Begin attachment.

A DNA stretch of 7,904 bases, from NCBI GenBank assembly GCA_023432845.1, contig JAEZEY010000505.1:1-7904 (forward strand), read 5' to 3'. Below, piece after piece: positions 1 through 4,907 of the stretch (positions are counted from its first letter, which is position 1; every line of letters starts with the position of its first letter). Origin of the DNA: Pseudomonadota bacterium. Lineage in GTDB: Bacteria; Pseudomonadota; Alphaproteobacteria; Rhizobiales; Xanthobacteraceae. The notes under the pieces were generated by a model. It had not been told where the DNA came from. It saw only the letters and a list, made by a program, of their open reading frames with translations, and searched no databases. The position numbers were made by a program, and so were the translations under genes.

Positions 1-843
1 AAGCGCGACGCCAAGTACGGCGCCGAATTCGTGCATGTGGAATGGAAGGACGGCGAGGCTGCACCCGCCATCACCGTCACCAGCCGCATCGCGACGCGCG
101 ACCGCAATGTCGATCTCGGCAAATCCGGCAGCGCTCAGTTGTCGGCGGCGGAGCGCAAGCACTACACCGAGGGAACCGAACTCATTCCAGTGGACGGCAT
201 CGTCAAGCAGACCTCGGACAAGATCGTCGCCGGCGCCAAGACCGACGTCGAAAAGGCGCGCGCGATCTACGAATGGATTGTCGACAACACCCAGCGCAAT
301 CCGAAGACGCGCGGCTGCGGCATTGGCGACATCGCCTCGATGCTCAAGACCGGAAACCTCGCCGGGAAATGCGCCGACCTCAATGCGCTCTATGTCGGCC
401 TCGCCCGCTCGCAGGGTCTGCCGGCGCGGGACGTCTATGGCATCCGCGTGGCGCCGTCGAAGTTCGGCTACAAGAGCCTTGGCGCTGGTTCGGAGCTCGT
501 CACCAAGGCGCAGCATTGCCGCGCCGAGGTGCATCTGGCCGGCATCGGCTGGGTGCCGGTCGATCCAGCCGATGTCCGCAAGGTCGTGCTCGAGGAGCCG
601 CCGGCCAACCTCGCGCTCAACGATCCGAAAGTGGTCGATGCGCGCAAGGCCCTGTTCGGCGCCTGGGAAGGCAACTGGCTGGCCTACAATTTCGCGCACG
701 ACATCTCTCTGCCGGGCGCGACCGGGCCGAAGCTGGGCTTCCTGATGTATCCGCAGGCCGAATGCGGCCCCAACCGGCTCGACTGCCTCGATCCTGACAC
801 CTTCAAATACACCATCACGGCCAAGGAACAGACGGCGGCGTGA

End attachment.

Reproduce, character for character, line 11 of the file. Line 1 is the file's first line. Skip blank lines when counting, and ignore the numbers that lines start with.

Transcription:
801 CTTCAAATACACCATCACGGCCAAGGAACAGACGGCGGCGTGA